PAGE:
Now that we’re in the full swing of the holiday shopping season, many seniors worry about the possibility that their identities will be stolen or otherwise compromised while they shop online. Those fears aren’t unfounded.
Seniors are commonly targeted by identity thieves and con artists, especially around the holidays. Some take advantage of older persons’ relative unfamiliarity with digital technologies, exploiting seniors through e-mail phishing scams, fake web ads and Trojan adware or malware.
According to the U.S. Department of Justice, the annual number of American seniors victimized by identity thieves rose from 2.1 million in 2012 to 2.6 million in 2014. Those numbers are expected to rise — especially as the country’s population continues to age.
In recent years, we’ve seen unprecedentedly large data breaches during the holidays at major retailers like Target, Nieman Marcus and Michael’s.
We don’t mention these facts to dissuade seniors from shopping online. It’s a highly convenient, cost-effective way to purchase holiday gifts — especially for older people who have difficulty getting out to the stores on their own.
We bring these facts up because seniors — and shoppers of all ages — need to be aware of the dangers. Take steps to protect yourselves from holiday season scams. Here are four tips for safeguarding your identity and your bank accounts while you shop this year:
1. Check out as a “guest”
One of the true hassles of online shopping is account management. It seems every web-based shopping portal wants you to create a customer account to make a purchase — new accounts that need new user names and new passwords, that create additional points of vulnerability.
But many sites allow you to proceed to checkout as a “guest.” Before you create a new account, look for a guest checkout option. Be aware — most stores don’t want you to do this, because they want to capture your data for advertising purposes. Guest links may be quite small, or oddly placed.
Checking out as a guest takes a little bit more data entry on the back end of future transactions — your shipping address and payment information won’t be saved in the store’s portal, so every time you return to shop, you’ll need to re-enter your info — but it also prevents sensitive data from sitting on a server somewhere, waiting for a thief to come along and hack.
2. Create strong passwords and exercise good password management
If you do have to construct a customer profile or account to make a web-based purchase, create a strong password and make sure that you return to change it every few months.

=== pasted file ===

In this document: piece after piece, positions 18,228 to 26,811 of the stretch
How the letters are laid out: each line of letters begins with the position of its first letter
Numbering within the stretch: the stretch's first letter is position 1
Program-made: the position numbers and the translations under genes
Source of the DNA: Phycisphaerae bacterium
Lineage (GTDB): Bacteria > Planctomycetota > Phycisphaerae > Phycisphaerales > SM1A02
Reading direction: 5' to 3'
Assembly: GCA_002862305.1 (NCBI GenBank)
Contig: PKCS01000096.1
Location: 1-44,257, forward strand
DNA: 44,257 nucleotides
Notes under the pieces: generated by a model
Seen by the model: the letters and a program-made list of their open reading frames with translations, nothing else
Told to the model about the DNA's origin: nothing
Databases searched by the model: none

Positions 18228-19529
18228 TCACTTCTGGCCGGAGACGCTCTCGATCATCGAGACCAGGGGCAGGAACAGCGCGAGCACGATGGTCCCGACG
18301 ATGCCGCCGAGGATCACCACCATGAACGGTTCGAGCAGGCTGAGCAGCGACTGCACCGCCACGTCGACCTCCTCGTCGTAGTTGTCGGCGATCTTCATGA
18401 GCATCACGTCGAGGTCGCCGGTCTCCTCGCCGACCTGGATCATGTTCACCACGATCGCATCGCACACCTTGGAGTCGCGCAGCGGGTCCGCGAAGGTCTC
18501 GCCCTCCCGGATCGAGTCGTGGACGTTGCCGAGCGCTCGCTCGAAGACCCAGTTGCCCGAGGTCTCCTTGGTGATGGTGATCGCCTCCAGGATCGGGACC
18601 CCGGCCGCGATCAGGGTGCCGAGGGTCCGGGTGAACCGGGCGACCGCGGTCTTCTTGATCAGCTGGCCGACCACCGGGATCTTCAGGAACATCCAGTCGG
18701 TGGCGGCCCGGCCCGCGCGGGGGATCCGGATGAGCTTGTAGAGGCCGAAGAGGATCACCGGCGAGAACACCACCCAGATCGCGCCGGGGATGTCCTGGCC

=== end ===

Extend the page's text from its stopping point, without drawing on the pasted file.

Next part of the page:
Strong passwords include letters, numbers, special characters, are case-sensitive and/or employ creative spellings.
- An example of a weak password: hello1234
- An example of a strong password: Candee$prinkle$1225!
Do not, under any circumstances, save user names, passwords, or credit card numbers in a file on your computer. Write usernames and passwords in a ledger and keep it locked in your desk.
Do not respond to emailed requests to “verify” your password or credit card information, unless you initiated the contact. Scam artists are sometimes quite sophisticated — they can steal logo graphics from companies and construct emails that look pretty official. If you didn’t contact the retailer first, treat these e-mails as suspect.
3. Only shop online with companies you know and trust
Avoid purchasing used items off Craigslist, eBay, or other classified ad or auction sites. Thieves use those sites to fence stolen goods, and even legitimate buys can arrive in less-than-ideal condition.
Most major retailers do an excellent job of fulfilling orders online. And they often offer better deals online than you can find in the store. You’ll risk a lot to save a little shopping on auction sites — stick to the brand retailers you know and trust.
4. Don’t use your debit card online
It can be tempting to use your Visa or Mastercard debit card when shopping online. But debit cards are linked to your actual bank account. If a thief steals your bank card number and security code, he or she can clean you out before you know what hit you.
Better to use a traditional credit card while shopping online. Most credit cards come with automatic fraud protection, so if a thief were to somehow obtain the numbers and use it, you won’t be on the hook for a disputed charge, and your actual cash assets will remain safely in your account, where they belong.
Use the tips above to keep your identity safe this holiday season.
If you see an offer that’s too good to be true, it probably is. If someone asks you for sensitive information, don’t provide it. Don’t fear online holiday shopping, but stay alert and mind what you click!